March 1, 2009

Saint David's Day




What do Tom Jones, Shirley Bassey, Timothy Dalton and Anthony Hopkins have in common?........

They’re all Welsh. So if you were to run into one of them today you’d say Dydd Gwyl Dewi hapus! Because today, March 1st, is St. David’s Day; the feast day of St. David, patron saint of Wales.

Saint David, or Dewi Sant, as he is known in the Welsh language, was a Celtic monk, abbot and bishop, who lived in the 6th century. He was probably the most influential of the early Christians in Wales and as Archbishop he helped to spread Christianity throughout the pagan Celtic tribes of western Britain. Saint David’s body was buried in the grounds of his own monastery, where the Cathedral of St. David now stands.

St. David's Day dates back to 1120, when Saint David was canonized. After his canonization, many pilgrimages were made to St. David's Cathedral and it was reported that two pilgrimages there equaled one to Rome, and three pilgrimages equaled one to Jerusalem.

Although overshadowed in popularity by St. Patrick’s Day, many Welsh towns hold parades and pubs host concerts, but there’s no green beer here. Today Welsh people might be found wearing one or both of their national emblems on their lapel to celebrate: the daffodil, a generic Welsh symbol which flowers during March, or the leek, Saint David's personal symbol.

Both my parents were evacuated to Wales during World War II. My husband and son share the 4th most common Welsh surname, although I am not allowed to divulge what it is. Wales also is home to the town Hay-On-Wye, the used book capital of the world. All good reasons to visit Wales one day, but for now I’ll just have to say Dydd Gwyl Dewi hapus!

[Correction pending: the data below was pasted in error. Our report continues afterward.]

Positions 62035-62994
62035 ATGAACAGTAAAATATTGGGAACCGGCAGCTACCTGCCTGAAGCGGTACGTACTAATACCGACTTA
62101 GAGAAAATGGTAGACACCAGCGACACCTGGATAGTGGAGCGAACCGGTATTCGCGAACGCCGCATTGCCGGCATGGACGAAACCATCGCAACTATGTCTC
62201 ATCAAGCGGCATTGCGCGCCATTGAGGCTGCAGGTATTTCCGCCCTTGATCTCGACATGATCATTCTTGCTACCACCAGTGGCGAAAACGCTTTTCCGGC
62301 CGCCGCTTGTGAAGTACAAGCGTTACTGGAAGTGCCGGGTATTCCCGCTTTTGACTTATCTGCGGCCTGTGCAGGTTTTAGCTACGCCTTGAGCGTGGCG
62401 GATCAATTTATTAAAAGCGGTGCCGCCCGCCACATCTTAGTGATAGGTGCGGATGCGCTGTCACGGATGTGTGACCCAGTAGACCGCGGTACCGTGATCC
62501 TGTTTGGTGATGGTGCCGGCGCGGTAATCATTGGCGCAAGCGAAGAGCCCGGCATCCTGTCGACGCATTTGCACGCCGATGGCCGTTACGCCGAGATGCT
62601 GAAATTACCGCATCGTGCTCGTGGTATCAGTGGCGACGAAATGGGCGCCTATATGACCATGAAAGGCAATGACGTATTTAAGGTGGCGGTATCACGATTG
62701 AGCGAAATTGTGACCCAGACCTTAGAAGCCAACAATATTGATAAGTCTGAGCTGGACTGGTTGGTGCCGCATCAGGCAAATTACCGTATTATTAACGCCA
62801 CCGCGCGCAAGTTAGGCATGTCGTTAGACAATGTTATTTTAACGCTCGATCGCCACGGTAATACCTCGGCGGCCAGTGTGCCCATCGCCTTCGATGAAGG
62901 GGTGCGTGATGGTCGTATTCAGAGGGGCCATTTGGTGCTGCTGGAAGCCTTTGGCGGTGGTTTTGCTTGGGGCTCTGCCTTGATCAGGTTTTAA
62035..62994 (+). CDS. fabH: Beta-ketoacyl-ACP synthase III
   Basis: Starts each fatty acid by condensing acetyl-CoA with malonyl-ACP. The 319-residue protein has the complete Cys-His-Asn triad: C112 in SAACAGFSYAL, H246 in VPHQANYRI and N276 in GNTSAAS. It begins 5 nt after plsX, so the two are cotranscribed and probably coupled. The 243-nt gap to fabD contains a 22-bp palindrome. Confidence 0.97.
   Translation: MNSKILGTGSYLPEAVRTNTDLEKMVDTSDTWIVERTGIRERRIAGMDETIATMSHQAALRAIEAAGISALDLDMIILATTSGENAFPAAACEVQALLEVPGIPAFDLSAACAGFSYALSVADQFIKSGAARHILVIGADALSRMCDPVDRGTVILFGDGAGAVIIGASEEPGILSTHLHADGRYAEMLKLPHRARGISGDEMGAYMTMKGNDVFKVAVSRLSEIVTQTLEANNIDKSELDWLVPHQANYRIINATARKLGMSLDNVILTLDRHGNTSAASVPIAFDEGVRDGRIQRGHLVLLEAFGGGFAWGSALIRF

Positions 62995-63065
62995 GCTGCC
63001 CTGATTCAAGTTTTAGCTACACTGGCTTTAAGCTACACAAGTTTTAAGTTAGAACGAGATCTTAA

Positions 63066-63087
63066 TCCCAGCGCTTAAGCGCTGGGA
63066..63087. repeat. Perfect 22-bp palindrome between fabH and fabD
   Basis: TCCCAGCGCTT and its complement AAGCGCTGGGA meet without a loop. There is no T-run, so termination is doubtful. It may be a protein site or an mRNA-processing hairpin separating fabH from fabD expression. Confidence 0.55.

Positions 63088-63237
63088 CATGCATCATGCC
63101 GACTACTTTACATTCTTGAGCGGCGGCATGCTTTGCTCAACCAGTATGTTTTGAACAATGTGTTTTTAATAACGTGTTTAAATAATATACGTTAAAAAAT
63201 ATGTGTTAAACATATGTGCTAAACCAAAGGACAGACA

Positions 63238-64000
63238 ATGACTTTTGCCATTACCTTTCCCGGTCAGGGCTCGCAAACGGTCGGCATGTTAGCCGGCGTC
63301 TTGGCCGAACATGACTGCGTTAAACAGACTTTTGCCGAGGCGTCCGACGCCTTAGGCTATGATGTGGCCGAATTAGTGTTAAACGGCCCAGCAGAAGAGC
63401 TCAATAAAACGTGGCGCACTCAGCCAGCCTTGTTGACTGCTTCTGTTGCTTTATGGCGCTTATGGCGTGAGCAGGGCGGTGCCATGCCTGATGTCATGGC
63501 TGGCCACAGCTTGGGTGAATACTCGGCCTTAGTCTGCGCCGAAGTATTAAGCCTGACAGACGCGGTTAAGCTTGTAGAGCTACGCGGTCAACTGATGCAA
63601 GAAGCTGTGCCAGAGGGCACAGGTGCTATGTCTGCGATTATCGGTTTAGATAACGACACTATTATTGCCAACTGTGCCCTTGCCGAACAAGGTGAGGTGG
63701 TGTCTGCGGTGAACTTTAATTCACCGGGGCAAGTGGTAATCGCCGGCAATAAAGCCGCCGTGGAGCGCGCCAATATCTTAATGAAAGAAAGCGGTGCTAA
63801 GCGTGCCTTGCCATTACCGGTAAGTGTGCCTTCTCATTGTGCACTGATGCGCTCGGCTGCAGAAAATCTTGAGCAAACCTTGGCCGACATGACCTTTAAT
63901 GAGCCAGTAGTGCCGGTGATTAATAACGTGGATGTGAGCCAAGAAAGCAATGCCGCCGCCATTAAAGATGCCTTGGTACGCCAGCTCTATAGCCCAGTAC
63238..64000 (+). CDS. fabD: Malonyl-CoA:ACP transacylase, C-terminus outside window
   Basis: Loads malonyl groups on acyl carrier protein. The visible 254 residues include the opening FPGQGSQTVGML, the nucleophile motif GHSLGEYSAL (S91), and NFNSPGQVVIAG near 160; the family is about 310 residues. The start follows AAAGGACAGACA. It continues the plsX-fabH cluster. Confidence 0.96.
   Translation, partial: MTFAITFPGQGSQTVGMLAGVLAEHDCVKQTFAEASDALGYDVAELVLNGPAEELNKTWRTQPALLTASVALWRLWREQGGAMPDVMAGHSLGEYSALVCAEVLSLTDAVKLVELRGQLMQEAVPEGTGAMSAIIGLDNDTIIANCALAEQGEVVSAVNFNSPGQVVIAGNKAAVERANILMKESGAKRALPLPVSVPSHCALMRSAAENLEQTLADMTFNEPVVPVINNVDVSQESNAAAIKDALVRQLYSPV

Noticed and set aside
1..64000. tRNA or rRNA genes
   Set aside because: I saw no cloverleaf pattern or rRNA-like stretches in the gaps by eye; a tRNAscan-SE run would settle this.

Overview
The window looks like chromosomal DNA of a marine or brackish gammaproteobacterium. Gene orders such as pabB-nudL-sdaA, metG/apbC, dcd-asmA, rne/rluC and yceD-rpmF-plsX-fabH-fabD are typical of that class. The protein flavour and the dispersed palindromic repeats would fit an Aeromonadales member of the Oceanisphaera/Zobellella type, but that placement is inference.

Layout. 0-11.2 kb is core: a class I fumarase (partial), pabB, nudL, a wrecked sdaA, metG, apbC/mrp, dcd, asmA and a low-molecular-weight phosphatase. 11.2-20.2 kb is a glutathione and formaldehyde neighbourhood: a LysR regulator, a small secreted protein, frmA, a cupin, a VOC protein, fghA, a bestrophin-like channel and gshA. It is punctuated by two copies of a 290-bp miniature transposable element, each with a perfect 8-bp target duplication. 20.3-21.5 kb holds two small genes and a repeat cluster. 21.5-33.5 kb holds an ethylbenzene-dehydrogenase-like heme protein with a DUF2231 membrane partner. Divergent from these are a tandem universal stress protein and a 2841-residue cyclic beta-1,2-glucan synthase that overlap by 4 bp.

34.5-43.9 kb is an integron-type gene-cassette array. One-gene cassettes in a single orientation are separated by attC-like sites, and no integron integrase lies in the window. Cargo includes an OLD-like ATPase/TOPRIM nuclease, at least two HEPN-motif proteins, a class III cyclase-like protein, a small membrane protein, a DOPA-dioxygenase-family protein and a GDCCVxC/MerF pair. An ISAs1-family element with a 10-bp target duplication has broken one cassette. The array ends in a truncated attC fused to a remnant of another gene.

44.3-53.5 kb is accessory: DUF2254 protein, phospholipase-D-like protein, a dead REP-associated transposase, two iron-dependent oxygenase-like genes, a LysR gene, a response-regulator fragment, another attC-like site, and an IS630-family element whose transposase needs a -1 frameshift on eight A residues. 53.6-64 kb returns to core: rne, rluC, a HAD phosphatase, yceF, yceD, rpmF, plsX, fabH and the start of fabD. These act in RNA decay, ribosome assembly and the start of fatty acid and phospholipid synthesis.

Black and white photo above Geoff Charles Collection - The National Library of Wales

7 comments:

John-Michael said...

My Soul is always carried to a higher plane by the heavenly singing of a Welsh Chorus of Men. Absolutely one of my most favorite of Life's Gifts. And 'tis grateful I am for your lovely sharing of these insights into a fine and loving Folk. (as I have been impressed to believe from my enjoyment of Travel Programs featuring Wales, on the television [smile])

Lovingly ...

John-Michael said...

The photograph entitled "Me" motivated me to do a bit of research (since we are talking about our names). Thus, I found this ...

"Origin of the name Hazel:

Taken from the name of the hazelnut tree, which is derived from the Old English hæsel (hazel). Alternatively, the name can also be derived from the Hebrew hazā'ēl (God sees).
"

(I smiled with my discovery of the "alternative" meaning. For it so perfectly suits the striking impression made by your photo.)

I am grateful for this opportunity to share a bit of Life and living with you. Thank you for your hospitality.

willow said...

Happy Saint David's Day! This is so very charming. And don't forget my favorite baritone, Bryn Terfel!!

sallymandy said...

How interesting! Now I'd love to know how to pronounce Dydd Gwyl Dewi hapus. The Welsh language has always fascinated me though I know next to nothing about it.

It was great to open up your page and see those beautiful daffies.

K. said...

Ah, Wales! Where "w" is a vowel and no word can be too long!

Dylan Thomas and Richard Burton were Welsh as well, no?

The Clever Pup said...

Sallymandy

My mother says it's something like "Dud Gwill doo e harpus"

but I think the double-D is pronounced TH.

We should ask Guilia Geranium - she'll know, she used to sing in Welsh as a kid.

mouse (aka kimy) said...

great post!

I heard that it was st. david day late in the day sunday, and was sad I missed it when I went to put up a post or made our menu for our sunday family dinner (I might have made potato leek soup!).

I visited wales a few years ago with my daughter and we have some wonderful memories of cardiff and swansea (the two places we visited) I hope you make it there one day soon....